**Journal of Mathematical Finance**

Vol.05 No.05(2015), Article ID:61616,25 pages

10.4236/jmf.2015.55040

Efficient Density Estimation and Value at Risk Using Fejér-Type Kernel Functions

Olga Kosta^{1}, Natalia Stepanova^{2}

^{1}Decision Economics Group, HDR, Inc., Ottawa, Canada

^{2}School of Mathematics and Statistics, Carleton University, Ottawa, Canada

Copyright © 2015 by authors and Scientific Research Publishing Inc.

This work is licensed under the Creative Commons Attribution International License (CC BY).

Received 29 September 2015; accepted 27 November 2015; published 30 November 2015

ABSTRACT

This paper presents a nonparametric method for computing the Value at Risk (VaR) based on efficient density estimators with Fejér-type kernel functions and empirical bandwidths obtained from Fourier analysis techniques. The kernel-type estimator with a Fejér-type kernel was recently found to dominate all other known density estimators under the -risk,. This theo- retical finding is supported via simulations by comparing the quality of the density estimator in question with other fixed kernel estimators using the common -risk. Two data-driven band- width selection methods, cross-validation and the one based on the Fourier analysis of a kernel density estimator, are used and compared to the theoretical bandwidth. The proposed nonpara- metric method for computing the VaR is applied to two fictitious portfolios. The performance of the new VaR computation method is compared to the commonly used Gaussian and historical simulation methods using a standard back-test procedure. The obtained results show that the proposed VaR model provides more reliable estimates than the standard VaR models.

**Keywords:**

Value at Risk, Kernel-Type Density Estimator, Fejér-Type Kernel, Asymptotic Minimaxity, Mean Integrated Squared Error, Fourier Analysis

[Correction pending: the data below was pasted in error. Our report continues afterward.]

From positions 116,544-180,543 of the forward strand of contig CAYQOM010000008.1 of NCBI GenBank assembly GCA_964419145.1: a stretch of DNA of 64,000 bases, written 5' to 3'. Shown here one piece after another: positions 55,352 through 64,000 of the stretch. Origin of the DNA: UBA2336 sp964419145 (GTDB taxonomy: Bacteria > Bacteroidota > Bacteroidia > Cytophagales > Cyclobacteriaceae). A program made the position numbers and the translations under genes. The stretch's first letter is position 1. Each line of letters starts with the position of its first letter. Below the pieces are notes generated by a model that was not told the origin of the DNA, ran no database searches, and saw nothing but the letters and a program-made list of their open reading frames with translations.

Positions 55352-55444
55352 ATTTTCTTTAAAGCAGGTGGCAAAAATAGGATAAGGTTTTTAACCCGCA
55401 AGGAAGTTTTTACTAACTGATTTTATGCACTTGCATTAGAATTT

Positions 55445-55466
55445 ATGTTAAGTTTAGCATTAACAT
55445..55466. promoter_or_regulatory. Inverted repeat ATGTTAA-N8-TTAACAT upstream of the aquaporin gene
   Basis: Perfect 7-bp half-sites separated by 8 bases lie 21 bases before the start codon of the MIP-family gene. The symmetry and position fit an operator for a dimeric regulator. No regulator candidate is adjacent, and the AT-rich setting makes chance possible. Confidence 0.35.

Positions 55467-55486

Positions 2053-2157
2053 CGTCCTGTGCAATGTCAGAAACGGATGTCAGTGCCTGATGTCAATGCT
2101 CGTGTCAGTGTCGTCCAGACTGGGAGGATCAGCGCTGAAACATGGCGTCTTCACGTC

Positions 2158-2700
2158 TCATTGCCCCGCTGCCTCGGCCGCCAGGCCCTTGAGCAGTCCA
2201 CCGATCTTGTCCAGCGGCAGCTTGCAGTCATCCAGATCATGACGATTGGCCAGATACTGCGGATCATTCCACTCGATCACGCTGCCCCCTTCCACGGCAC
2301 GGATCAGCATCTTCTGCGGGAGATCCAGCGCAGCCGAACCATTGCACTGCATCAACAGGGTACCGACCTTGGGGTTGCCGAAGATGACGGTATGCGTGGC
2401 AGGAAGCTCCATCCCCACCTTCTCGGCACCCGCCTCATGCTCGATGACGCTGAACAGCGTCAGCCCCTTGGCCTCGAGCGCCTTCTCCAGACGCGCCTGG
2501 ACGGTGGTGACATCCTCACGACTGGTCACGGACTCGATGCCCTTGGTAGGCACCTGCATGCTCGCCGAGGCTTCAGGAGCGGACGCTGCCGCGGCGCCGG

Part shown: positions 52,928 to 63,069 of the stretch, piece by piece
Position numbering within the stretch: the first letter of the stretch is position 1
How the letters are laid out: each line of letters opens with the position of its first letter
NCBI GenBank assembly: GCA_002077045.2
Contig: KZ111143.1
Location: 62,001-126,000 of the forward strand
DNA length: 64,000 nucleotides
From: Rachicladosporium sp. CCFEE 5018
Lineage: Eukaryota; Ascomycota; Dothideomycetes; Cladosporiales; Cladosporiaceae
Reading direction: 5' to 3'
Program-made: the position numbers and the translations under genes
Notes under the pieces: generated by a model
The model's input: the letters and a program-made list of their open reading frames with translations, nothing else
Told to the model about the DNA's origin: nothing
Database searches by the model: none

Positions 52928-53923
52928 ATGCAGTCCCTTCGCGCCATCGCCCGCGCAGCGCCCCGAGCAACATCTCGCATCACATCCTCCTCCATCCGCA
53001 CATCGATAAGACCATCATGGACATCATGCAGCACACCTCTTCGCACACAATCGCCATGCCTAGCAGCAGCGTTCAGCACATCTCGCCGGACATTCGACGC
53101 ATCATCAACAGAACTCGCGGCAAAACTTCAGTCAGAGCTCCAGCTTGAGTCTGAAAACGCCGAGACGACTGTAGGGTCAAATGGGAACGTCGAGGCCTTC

1. Introduction

Financial institutions monitor their portfolios of assets using the Value at Risk (VaR) to mitigate their market risk exposure. The VaR was made popular in the early nineties by U.S. investment bank, J.P. Morgan, in response to the infamous financial disasters at the time and has since been implemented in the financial sector worldwide by the Basel Committee on Banking Supervision. By definition, the VaR is a risk measure of the worst expected loss of a portfolio over a defined holding period at a given probability. The time horizon and the loss probability parameters are specified by the financial managers depending on the purpose at hand. Typically, the VaR is computed at short time horizons of one hour, two hours, one day, or a few days, while the loss probability can range from 0.001 to 0.1 depending on the risk averseness of the investors. Financial institutions then use the results of the VaR to determine the necessary capital and cash reserves to put aside for coverage against potential losses in the event of severe or prolonged adverse market movements.

Formally, the Value at Risk of a portfolio, , is the p-th quantile of the distribution of portfolio returns over a given time horizon h that satisfies the following expression:

where is the portfolio return between time and and is the probability density function (pdf) of returns. Equivalently,

where is the inverse of the distribution function that is continuous from the right. The time horizon h and loss probability are specified parameters. In our analysis, we use a time horizon of one day and probability levels ranging from 0.005 to 0.05. For a more in depth discussion on the origins of the VaR and its many uses see [1] .

In practice, there exists a variety of computational methods for the VaR. The two most commonly used approaches are the parametric normal and the nonparametric historical simulation summarized below. The following models rely on the assumption of independent and identically distributed (iid) daily portfolio returns.

1. Normal method. For normally distributed returns, with as the expected return on a portfolio and as the variance of portfolio returns, the VaR is the p-th quantile of the normal distribution function given by

where is the quantile function of the standard normal distribution, for any. For estimators

and of and based on, a

natural VaR estimator is

(1)

The normal method for estimating the VaR is widely used among financial institutions due to its familiar properties. It is not realistic, however, to assume that the portfolio returns are normally distributed since high frequency financial data have heavier tails than can be explained by the normal distribution. As a result, this method generally underestimates the true VaR.

2. Historical simulation. Let denote the corresponding order statistics of the sample of portfolio returns. For a given probability level, the VaR estimator is the p-th sample quantile of portfolio returns:

(2)

where denotes the greatest integer strictly less than the real number x.